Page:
Monday, March 23, 2009

36 Views of Mount Fuji

What I love about Hokusai’s series of woodcuts titled '36 Views of Mount Fuji’ is that there are actually 46 of them. The master loved the series so much that even after the 36, he kept making more of them.

Professor Cathy Davidson has titled her book after those woodcuts. The book is a series of vignettes about her 4 different trips to Japan, the first one in 1980, staying and teaching English to young women in a Japan university.

If you travel to enough places, you will surely end up in places that don’t live up to their reputations. For some people, Paris won’t quite be Paris. When it comes to countries like Japan that are a bit more inscrutable for passing outsiders, a book like 36 Views of Mount Fuji almost beats going to Japan. In many ways, reading this book is better than even a week spent visiting Japan, though neither should be missed.

In my current thinking, I am beginning to believe that an author’s vulnerability adds considerably to the quality of a book. Our stereotypes of successful university professors are of people who have everything under control at all times. However, personal tragedies occur while she and her husband are spending a year teaching in Japan, and she writes about those experiences candidly.

After being floored by the affection and sympathy she and her husband were shown after a family death, she begins to wonder what happened to the ‘rules’ that govern everything in Japan. She writes, “Rules are very important to us,” Professor Sano says, smiling. “But sometimes foreigners don’t understand that we have rules for how to break the rules too.”

Cathy Davidson’s keen observations and vast background knowledge means that we vicariously participate in rituals, college classroom discussions, communal baths and temple visits. As readers we share her enjoyment when she gets included and feel her disappointment when she gets shut out because to an extent, she will always be a stranger.

This graceful and rich book, full of emotional empathy and apparent contradictions gives us an access to the people of Japan that we simply wouldn’t have even if we spent days staying at a hotel in Tokyo or Kyoto and wandering about the sights.

Friday, March 20, 2009

The Border Crossing at Prezemysl

My heart sank when I saw the crowd of nearly 200 people, mostly old women, waiting patiently to cross the land border into Ukraine. It was already nearing sunset, and it would take us hours to get across.

We had arrived at the Polish town of Prezemysl by train from Krakow, and had been hoping to reach the tourist-friendly town of Lvov, by nightfall, after clearing immigration into Ukraine.

Just as we reached the end of the long line, we noticed a border patrol official at the very front waving us over, asking to step forward. To our surprise, the whole sea of babushkas parted for us obediently, and like Moses we walked ahead.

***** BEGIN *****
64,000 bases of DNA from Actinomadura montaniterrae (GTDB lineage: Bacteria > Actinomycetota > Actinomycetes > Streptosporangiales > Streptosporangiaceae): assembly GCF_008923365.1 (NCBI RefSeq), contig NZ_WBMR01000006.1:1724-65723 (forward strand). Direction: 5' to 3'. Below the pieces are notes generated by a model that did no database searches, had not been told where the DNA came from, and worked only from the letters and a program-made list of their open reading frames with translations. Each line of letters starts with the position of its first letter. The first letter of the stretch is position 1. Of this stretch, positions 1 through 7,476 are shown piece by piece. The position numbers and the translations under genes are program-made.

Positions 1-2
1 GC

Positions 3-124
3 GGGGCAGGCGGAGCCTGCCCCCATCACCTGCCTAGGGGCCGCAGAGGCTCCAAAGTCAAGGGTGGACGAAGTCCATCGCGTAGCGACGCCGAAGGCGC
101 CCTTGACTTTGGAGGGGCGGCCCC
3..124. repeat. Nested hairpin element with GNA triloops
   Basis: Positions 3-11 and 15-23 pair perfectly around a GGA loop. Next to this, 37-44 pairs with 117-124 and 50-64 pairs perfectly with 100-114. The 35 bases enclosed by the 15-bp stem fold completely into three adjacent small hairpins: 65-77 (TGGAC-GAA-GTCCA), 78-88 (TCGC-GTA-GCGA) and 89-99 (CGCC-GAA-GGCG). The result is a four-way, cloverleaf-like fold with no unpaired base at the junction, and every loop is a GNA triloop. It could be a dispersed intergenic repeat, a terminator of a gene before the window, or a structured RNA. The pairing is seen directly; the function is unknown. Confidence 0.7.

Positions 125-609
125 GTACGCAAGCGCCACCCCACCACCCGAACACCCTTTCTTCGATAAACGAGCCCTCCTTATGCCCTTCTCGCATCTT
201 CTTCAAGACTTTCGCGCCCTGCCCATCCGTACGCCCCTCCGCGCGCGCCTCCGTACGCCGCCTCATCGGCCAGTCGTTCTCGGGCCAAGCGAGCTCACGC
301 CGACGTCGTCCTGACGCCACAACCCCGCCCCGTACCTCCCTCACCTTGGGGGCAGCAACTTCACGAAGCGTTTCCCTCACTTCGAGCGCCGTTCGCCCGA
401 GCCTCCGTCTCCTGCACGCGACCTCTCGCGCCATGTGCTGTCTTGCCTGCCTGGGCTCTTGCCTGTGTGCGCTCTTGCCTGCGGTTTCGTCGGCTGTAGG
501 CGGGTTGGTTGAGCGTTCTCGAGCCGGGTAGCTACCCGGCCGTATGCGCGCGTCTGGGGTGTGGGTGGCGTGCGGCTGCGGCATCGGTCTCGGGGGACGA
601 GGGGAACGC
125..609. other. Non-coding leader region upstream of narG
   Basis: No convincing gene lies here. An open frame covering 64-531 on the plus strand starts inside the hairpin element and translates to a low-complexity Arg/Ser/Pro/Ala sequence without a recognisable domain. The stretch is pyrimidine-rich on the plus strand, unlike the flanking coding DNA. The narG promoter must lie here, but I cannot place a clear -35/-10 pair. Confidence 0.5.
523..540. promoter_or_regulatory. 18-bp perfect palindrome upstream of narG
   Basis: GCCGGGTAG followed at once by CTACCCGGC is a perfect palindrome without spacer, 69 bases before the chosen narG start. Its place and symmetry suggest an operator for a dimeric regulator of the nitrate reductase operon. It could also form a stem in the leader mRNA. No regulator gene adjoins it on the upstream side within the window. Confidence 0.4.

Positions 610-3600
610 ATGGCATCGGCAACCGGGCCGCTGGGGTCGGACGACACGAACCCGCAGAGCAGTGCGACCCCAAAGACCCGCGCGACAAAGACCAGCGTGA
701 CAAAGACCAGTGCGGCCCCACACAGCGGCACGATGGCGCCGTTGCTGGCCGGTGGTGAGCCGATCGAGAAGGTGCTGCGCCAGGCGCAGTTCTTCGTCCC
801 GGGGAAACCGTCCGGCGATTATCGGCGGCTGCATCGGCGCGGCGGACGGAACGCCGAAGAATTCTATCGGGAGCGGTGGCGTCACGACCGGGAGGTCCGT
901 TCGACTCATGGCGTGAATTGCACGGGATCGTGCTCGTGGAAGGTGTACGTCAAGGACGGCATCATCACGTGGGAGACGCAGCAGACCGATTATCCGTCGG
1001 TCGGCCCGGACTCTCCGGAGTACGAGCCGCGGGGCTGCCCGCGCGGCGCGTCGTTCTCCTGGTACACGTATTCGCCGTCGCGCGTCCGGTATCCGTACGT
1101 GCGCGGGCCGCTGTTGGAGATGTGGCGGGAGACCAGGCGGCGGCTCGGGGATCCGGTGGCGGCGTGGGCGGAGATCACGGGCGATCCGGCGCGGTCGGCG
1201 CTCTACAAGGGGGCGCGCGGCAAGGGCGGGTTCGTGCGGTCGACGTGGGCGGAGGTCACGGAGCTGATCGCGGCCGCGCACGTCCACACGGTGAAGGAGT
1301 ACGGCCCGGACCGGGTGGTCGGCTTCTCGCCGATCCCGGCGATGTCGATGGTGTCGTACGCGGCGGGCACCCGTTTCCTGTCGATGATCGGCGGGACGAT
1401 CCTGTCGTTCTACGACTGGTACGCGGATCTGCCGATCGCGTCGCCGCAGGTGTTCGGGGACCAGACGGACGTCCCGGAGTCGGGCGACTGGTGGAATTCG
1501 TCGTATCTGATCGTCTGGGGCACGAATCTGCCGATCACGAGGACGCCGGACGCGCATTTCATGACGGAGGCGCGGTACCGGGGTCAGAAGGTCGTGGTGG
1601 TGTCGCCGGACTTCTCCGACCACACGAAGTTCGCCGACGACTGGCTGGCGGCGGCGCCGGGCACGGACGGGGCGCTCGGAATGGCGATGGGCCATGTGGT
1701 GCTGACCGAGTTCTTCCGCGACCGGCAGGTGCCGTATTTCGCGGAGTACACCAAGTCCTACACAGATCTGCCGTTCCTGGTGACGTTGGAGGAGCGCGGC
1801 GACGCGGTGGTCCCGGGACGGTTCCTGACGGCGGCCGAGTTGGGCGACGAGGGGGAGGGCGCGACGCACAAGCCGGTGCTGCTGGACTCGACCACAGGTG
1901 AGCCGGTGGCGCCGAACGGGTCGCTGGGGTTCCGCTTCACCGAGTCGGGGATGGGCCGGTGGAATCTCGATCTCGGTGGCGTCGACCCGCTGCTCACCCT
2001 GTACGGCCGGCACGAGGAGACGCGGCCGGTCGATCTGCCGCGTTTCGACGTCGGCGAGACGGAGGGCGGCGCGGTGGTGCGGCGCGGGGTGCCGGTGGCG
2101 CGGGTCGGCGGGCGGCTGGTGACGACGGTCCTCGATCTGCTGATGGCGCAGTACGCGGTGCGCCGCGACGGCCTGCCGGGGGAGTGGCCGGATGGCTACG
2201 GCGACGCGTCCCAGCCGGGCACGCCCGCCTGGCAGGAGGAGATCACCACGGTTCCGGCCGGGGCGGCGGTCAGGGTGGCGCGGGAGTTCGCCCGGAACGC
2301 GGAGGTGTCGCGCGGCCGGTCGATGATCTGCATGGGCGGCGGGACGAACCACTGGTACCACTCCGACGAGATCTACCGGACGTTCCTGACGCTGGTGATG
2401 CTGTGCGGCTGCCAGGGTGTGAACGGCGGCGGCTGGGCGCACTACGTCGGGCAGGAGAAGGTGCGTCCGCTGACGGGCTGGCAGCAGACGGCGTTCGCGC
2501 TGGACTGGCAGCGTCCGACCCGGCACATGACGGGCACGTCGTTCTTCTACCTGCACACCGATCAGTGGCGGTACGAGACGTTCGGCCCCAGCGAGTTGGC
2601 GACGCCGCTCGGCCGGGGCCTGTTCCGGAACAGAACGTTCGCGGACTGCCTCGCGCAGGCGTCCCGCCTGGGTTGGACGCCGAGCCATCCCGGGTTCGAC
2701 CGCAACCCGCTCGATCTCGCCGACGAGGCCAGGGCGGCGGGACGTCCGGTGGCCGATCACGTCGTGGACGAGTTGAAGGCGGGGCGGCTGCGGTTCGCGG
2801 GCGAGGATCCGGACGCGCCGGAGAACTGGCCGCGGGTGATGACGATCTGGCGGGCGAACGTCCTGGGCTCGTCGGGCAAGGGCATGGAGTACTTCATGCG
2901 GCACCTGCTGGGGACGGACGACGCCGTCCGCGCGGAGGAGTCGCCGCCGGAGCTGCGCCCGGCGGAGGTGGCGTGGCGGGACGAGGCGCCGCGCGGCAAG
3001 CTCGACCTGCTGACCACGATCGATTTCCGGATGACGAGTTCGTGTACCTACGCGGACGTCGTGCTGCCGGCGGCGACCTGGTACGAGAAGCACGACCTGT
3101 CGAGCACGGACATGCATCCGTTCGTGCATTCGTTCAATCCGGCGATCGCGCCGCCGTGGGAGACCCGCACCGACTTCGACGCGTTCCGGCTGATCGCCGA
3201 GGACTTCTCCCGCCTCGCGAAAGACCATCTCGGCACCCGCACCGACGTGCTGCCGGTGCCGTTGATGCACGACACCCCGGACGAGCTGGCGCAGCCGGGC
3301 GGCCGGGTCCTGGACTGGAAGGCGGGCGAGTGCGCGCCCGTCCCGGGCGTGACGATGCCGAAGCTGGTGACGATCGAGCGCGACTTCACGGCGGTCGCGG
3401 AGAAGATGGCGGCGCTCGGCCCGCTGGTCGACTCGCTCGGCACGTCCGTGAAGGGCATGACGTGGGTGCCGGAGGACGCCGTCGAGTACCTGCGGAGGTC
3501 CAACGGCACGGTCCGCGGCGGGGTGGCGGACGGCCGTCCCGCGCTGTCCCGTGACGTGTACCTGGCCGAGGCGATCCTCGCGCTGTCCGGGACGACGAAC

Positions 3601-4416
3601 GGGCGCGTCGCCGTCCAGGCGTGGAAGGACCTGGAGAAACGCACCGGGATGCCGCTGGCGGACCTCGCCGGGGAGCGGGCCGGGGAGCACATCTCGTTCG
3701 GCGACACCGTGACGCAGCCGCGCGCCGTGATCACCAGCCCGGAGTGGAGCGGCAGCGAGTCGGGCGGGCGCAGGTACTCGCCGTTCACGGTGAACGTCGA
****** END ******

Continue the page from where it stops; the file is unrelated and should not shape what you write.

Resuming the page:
We had been promoted right to the head of the queue, and none of the others seemed to mind. Once we were inside the small building for exiting Poland, we were handed paperwork to fill out.

Looking out the window, I started to understand what was happening. On our way here from the railway station, we had seen several of these babushkas selling one or two bottles of vodka to young men in jumpsuits who were buying them up in large numbers. I even saw one babushka reach inside her dress and pull out two bottles from somewhere near her waist. She collected some money and turned back.

Every lady we saw was holding one carton of cigarettes. I had read that things were a lot more expensive in Poland compared to Ukraine. Vodka and cigarettes especially had big price differences.

And so, all day long, these ladies were crossing and re-crossing the border, to bring and sell vodka and cigarettes to eager buyers on the Poland-side. The transaction only took a few seconds, and then they went back to standing in line for the slow trip back. Since we were genuine tourists, we had been allowed to preempt these regulars, without having to endure the wait.

This constant flow of people moving goods because of the price difference reminded me of how the yachts crossed the locks at Lockport or Sault Ste. Marie. Due to the water level difference, all the water wanted to rush in one direction, and the locks served as gates to let the crossings happen in an orderly manner.

In the land between the two countries, there were two parallel corridors, separated by barbed wire fences. One corridor (ours) was for people heading to Ukraine, and the other one was for people heading the other way, to Poland. I saw one lady on the Ukrainian side of the fence, trying to toss a big box over the fence to another lady who was on our side.